When doing family history research, a vital part of the process is evaluating the results of your inquiry and sharing your information with others.
I ask myself the question, "What do I see?" Sometimes what I find is only a clue; other times, it's a gold mine. I record what I learn in my research log. At this point, based on the information I've gathered, I decide where I want to go and start with step one again.
FamilySearch.org encourages as you evaluate your information, consider the following questions:
- Did I find the information I was looking for?
- Is the information complete?
- Does the information conflict with other information I have?
- Is the source of the information credible?
Next, organize your records for easy access.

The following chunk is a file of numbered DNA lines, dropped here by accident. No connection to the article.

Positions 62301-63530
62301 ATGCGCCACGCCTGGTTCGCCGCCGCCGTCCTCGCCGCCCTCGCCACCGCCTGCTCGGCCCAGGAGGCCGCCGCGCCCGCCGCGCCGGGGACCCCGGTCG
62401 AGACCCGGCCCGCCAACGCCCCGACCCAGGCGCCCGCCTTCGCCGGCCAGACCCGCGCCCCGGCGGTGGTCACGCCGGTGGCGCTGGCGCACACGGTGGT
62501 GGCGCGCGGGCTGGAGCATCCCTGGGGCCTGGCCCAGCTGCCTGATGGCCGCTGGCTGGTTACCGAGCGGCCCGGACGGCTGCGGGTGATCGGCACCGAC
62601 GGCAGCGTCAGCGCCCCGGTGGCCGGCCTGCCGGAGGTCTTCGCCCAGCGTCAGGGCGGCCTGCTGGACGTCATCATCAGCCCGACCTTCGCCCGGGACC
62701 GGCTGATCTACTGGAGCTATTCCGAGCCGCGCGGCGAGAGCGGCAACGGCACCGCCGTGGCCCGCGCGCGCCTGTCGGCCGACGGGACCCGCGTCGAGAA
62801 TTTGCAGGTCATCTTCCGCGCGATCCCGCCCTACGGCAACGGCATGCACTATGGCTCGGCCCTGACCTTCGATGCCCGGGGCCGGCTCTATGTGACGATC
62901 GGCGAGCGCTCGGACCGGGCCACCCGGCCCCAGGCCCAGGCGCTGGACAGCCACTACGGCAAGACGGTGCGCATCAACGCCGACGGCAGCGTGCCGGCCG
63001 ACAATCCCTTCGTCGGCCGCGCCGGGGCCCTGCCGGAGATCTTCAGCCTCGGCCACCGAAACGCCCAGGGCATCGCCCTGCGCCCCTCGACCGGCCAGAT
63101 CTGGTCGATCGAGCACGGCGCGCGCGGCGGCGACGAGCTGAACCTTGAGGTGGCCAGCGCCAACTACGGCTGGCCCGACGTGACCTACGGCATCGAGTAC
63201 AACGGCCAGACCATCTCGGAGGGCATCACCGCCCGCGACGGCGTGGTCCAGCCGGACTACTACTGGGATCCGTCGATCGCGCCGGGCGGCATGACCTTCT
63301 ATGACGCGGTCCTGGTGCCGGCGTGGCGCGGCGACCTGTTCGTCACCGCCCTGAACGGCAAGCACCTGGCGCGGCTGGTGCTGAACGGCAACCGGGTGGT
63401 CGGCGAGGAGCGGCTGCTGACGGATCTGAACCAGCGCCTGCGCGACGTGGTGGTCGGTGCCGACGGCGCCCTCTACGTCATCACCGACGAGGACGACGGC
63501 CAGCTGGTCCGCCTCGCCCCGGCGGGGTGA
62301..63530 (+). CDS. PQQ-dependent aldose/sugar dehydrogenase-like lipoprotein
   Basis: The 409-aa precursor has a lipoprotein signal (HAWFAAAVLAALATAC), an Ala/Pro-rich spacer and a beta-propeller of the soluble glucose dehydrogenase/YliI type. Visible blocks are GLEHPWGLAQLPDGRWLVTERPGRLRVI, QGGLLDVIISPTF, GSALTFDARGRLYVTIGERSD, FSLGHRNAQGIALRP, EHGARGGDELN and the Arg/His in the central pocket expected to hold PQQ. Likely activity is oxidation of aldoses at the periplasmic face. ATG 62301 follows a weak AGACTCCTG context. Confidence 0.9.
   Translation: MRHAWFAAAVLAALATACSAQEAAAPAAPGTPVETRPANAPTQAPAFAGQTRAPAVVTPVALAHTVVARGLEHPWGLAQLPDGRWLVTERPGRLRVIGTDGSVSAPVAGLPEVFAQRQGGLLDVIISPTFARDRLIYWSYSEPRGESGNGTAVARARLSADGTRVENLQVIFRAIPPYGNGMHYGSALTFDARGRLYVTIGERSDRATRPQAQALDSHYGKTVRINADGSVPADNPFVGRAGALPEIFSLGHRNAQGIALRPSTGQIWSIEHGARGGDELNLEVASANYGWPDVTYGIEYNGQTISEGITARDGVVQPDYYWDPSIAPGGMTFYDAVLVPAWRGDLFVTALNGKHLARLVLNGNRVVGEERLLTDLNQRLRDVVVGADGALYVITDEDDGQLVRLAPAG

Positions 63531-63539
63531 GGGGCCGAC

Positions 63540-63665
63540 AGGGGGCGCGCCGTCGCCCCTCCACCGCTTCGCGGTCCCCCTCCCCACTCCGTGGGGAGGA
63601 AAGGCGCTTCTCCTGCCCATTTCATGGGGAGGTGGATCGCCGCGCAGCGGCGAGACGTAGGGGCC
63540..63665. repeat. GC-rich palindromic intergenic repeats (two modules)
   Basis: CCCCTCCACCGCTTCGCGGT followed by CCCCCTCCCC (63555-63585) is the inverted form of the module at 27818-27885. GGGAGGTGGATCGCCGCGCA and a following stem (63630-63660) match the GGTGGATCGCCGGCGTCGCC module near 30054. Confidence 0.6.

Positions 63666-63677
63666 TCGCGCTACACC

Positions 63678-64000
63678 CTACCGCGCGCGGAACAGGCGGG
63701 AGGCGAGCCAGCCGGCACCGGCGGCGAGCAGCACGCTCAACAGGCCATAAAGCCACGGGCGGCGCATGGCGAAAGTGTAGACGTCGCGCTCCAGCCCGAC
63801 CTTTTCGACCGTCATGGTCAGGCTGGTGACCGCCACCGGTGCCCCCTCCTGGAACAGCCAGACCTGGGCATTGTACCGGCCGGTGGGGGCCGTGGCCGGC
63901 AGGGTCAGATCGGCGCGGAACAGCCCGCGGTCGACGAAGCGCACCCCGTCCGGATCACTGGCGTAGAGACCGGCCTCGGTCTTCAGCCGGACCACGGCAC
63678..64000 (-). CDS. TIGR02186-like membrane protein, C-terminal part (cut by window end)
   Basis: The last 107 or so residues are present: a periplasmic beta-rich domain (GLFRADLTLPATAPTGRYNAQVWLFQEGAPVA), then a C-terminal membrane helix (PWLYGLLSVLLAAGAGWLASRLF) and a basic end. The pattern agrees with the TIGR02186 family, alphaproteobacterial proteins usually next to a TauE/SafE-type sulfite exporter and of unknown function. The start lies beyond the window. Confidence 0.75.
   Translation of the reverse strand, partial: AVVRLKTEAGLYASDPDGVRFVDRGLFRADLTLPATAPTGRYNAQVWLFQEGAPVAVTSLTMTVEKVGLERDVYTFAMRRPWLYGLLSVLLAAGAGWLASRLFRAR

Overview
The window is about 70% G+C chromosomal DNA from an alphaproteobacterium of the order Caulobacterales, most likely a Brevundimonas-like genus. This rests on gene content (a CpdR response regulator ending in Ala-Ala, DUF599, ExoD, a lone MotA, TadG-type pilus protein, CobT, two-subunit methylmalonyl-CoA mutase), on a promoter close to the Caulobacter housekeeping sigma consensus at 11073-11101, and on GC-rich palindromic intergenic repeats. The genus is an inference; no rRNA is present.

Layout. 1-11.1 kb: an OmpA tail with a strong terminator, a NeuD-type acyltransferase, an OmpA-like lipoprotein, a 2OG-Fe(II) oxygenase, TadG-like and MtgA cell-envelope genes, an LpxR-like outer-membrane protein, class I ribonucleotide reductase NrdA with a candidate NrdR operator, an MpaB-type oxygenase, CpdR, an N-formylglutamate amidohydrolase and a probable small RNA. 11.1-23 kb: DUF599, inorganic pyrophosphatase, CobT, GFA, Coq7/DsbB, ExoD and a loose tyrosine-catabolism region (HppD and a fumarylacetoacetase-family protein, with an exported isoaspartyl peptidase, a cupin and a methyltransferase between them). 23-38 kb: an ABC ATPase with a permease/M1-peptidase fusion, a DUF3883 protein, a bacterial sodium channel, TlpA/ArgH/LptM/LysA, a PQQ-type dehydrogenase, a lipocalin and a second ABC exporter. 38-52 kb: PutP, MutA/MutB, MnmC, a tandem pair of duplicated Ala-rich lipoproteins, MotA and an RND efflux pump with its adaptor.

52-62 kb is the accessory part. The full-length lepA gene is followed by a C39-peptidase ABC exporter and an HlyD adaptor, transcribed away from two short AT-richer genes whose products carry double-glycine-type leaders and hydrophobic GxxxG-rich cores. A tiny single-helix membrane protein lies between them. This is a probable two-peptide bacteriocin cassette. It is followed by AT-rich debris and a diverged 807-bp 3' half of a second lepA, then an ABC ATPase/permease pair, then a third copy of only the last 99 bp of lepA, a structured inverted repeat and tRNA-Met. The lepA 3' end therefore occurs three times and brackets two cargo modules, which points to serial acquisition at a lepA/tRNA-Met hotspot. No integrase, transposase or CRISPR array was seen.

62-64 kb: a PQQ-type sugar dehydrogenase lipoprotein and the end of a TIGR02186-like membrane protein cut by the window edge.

FamilySearch.org points out that there are "a number of computer programs that can help you organize your records on your home computer." If you are just starting, consider the following tips provided on the website:
- Keep pedigree charts numbered and arranged numerically.
- Keep family group records in alphabetical order by the husband's name.
- Keep notes, research logs and copies of documents behind the related family group record.
Editor's note: The original version of this story posted on April 27, 2013, failed to properly attribute all source materials, which violates our editorial policies. The story was revised on March 19, 2014, and attribution to original sources were added. A version of this column also appeared in the print edition of the Deseret News on August 8, 2013. The Deseret News demands accuracy in attribution and sourcing and considers any lapses to be a serious breach of ethics. The Deseret News is no longer publishing Barry J. Ewell's writings.
Barry J. Ewell is author of Family Treasures: 15 Lessons, Tips, and Tricks for Discovering your Family History and founder of MyGenShare.com, an online educational website for genealogy and family history.
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